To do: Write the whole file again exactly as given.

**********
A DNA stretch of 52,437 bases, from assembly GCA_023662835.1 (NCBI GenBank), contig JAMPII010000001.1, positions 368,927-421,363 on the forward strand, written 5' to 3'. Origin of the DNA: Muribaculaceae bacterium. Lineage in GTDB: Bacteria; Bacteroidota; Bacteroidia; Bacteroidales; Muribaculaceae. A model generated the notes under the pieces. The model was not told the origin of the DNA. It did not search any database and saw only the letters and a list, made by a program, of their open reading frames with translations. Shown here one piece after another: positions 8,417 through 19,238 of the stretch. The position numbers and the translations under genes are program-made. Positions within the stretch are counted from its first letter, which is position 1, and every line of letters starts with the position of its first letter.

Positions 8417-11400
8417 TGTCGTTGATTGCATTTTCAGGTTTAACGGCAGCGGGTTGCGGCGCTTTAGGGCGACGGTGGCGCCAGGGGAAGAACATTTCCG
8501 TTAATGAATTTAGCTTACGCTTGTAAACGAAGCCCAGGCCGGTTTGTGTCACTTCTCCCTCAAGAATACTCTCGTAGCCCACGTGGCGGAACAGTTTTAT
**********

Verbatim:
A DNA stretch of 52,437 bases, from assembly GCA_023662835.1 (NCBI GenBank), contig JAMPII010000001.1, positions 368,927-421,363 on the forward strand, written 5' to 3'. Origin of the DNA: Muribaculaceae bacterium. Lineage in GTDB: Bacteria; Bacteroidota; Bacteroidia; Bacteroidales; Muribaculaceae. A model generated the notes under the pieces. The model was not told the origin of the DNA. It did not search any database and saw only the letters and a list, made by a program, of their open reading frames with translations. Shown here one piece after another: positions 8,417 through 19,238 of the stretch. The position numbers and the translations under genes are program-made. Positions within the stretch are counted from its first letter, which is position 1, and every line of letters starts with the position of its first letter.

Positions 8417-11400
8417 TGTCGTTGATTGCATTTTCAGGTTTAACGGCAGCGGGTTGCGGCGCTTTAGGGCGACGGTGGCGCCAGGGGAAGAACATTTCCG
8501 TTAATGAATTTAGCTTACGCTTGTAAACGAAGCCCAGGCCGGTTTGTGTCACTTCTCCCTCAAGAATACTCTCGTAGCCCACGTGGCGGAACAGTTTTAT